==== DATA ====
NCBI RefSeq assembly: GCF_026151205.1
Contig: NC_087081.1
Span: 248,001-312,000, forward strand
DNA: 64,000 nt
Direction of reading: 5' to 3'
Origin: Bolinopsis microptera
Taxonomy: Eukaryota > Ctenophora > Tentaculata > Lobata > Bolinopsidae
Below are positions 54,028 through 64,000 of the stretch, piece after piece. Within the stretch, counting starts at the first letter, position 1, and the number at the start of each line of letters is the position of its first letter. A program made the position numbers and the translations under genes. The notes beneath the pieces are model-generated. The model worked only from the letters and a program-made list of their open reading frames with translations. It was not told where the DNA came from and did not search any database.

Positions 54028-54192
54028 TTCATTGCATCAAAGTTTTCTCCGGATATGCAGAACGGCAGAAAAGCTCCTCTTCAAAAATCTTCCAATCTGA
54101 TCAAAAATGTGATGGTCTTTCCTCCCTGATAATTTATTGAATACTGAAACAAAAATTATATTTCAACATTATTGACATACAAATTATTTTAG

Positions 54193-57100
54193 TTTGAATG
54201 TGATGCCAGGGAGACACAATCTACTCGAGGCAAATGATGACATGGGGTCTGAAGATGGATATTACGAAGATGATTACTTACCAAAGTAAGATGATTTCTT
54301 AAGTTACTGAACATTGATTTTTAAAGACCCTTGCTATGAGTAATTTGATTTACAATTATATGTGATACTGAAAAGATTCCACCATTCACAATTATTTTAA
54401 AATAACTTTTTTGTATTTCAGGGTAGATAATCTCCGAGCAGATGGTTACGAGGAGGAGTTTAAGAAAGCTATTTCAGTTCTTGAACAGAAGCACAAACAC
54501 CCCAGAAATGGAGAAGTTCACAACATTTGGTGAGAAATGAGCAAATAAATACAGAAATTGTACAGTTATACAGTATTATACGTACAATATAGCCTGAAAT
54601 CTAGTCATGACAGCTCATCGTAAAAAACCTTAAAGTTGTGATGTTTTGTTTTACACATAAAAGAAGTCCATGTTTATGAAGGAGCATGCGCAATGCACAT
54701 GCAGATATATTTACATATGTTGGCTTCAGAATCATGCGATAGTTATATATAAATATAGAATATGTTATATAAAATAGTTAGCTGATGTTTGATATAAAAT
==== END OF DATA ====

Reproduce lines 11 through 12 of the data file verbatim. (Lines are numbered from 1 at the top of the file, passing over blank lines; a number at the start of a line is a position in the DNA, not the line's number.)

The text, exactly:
54101 TCAAAAATGTGATGGTCTTTCCTCCCTGATAATTTATTGAATACTGAAACAAAAATTATATTTCAACATTATTGACATACAAATTATTTTAG

Positions 54193-57100